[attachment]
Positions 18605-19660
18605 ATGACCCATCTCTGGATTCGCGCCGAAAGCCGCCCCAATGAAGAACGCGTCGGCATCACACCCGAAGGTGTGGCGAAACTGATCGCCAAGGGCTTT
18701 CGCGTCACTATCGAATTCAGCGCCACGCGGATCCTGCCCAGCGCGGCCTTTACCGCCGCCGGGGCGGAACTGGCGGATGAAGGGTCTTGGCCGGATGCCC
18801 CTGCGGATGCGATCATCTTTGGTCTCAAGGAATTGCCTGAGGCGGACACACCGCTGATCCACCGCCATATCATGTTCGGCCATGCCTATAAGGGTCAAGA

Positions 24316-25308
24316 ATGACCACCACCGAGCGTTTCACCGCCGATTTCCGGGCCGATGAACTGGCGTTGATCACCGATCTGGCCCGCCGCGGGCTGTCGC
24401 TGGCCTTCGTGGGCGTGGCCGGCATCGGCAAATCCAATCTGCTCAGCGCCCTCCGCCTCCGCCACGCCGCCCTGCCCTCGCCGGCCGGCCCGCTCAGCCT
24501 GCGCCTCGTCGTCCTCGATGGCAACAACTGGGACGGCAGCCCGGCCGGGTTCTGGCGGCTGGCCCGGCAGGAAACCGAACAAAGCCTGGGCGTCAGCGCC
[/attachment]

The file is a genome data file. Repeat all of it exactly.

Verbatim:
Positions 18605-19660
18605 ATGACCCATCTCTGGATTCGCGCCGAAAGCCGCCCCAATGAAGAACGCGTCGGCATCACACCCGAAGGTGTGGCGAAACTGATCGCCAAGGGCTTT
18701 CGCGTCACTATCGAATTCAGCGCCACGCGGATCCTGCCCAGCGCGGCCTTTACCGCCGCCGGGGCGGAACTGGCGGATGAAGGGTCTTGGCCGGATGCCC
18801 CTGCGGATGCGATCATCTTTGGTCTCAAGGAATTGCCTGAGGCGGACACACCGCTGATCCACCGCCATATCATGTTCGGCCATGCCTATAAGGGTCAAGA

Positions 24316-25308
24316 ATGACCACCACCGAGCGTTTCACCGCCGATTTCCGGGCCGATGAACTGGCGTTGATCACCGATCTGGCCCGCCGCGGGCTGTCGC
24401 TGGCCTTCGTGGGCGTGGCCGGCATCGGCAAATCCAATCTGCTCAGCGCCCTCCGCCTCCGCCACGCCGCCCTGCCCTCGCCGGCCGGCCCGCTCAGCCT
24501 GCGCCTCGTCGTCCTCGATGGCAACAACTGGGACGGCAGCCCGGCCGGGTTCTGGCGGCTGGCCCGGCAGGAAACCGAACAAAGCCTGGGCGTCAGCGCC